"The world is a great book; he who never stirs from home, reads only a page."
The largest of the seaside towns on the Isle of Thanet, Ramsgate immediately appeals to the eye. The seafront is lined by stately, red-brick Victorian and Georgian buildings looking over the harbour. The only Royal Harbour in the country, Ramsgate was favoured by King George IV when he received a grand welcome here in 1821 on his visit with the Royal Yacht Squadron. A stroll along the marina with its variety of working, historic and pleasure vessels is a pleasure in itself. Further along the promenade, you'll come to Ramsgate's famous rich golden sands with huge, bouncy, play castles for the kids, deckchairs, icecream and all the other trappings of a typical British seaside resort. One major port of call for tourists is the Viking Ship, Hugin which made an epic journey to Kent in 1949. Other visitors come here to visit the Sandwich & Pegwell Bay National Nature Reserve. Many of those who come here are pilgrims who come to the see the site which marks the beginning of Christianity in England in 597. This is the St Augustine Cross which marks the spot where the young, mark disembarked and began his important mission in England. By Christmas of the same year, King Ethelbert, King of Kent and 10,000 of his subject had been baptised into the Roman Catholic Church.
With origins dating to the time when the Wantsum Chanel separated the Isle of Thanet from the rest of Britain, Ramsgate's first harbour was built by fisherman, who steadily improved the protection given by natural features. By the early 18th century, small merchantmen could find shelter here. Many lives and ships were lost on the Goodwin Sands in ferocious storms in 1703 and 1748 so parliament ordered a 'harbour of refuge' to be built. Work commenced in 1750 supervised by a succession of famous engineers, including John Smeaton. The harbour has witnessed some momentous events, troops embarking for the Napoleonic Wars, visits by royalty George IV granted the harbour its unique Royal status, the miracle of the Dunkirk little ships and the world's first international hovercraft service. While the Georgian harbour remains virtually unchanged, a new ferry port has been added and floating marinas encourage visits from a fascination range of vessels.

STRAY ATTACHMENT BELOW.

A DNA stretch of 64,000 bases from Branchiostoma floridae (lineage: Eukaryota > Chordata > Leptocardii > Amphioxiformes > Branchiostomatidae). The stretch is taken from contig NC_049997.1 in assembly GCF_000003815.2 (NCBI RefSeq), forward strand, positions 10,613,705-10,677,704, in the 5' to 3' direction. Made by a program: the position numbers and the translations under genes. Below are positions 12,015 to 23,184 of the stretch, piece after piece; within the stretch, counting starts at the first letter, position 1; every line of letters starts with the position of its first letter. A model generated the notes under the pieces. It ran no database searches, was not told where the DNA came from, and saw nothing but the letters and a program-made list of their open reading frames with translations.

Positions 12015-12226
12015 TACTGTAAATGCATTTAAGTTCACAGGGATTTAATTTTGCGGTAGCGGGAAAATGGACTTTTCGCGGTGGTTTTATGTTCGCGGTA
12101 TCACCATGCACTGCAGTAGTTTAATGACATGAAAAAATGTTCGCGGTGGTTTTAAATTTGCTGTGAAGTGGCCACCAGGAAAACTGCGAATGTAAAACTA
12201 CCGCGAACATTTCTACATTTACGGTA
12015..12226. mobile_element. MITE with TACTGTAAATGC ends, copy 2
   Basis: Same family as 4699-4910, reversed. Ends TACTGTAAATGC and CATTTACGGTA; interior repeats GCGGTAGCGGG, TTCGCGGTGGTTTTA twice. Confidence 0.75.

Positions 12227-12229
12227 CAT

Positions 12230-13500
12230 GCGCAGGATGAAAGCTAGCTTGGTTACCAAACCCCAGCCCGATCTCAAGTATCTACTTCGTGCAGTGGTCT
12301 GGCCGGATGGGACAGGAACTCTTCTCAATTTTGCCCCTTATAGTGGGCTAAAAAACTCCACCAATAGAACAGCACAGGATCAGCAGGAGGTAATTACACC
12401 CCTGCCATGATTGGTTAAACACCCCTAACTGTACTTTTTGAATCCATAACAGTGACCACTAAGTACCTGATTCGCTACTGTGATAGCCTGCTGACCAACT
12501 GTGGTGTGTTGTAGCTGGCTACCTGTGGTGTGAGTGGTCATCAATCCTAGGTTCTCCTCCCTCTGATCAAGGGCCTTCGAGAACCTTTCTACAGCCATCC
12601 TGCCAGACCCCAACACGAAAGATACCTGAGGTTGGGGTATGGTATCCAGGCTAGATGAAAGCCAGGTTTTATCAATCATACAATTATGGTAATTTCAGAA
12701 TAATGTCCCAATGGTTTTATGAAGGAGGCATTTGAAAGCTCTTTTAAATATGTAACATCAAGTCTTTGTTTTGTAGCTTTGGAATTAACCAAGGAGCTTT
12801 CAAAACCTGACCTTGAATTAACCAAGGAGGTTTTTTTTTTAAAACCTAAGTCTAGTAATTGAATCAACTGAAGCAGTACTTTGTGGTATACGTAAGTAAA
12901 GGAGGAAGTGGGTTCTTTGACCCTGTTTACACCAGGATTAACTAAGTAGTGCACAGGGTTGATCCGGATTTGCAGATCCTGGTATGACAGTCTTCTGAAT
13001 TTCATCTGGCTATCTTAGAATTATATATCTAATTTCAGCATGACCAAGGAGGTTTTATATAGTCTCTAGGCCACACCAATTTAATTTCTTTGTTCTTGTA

Whitehall is the given name for the street which runs between Trafalgar Square and the palace of Westminster and the site of the Whitehall palace. ....Read more
An absolute charm in the heart of Cornwall, St. Neot is a wee but wonderful place. Winner of the Village of the Year, St. Neot has a reputation for f ....Read more
The streets are lined with trendy cafes, restaurants and bars which cater for all budgets. it's a trendy place where you'll see London's street fashi ....Read more
Covent Garden was once an austere, quiet place where monks of Westminster Abbey grew their own vegetables in their "convent garden". ....Read more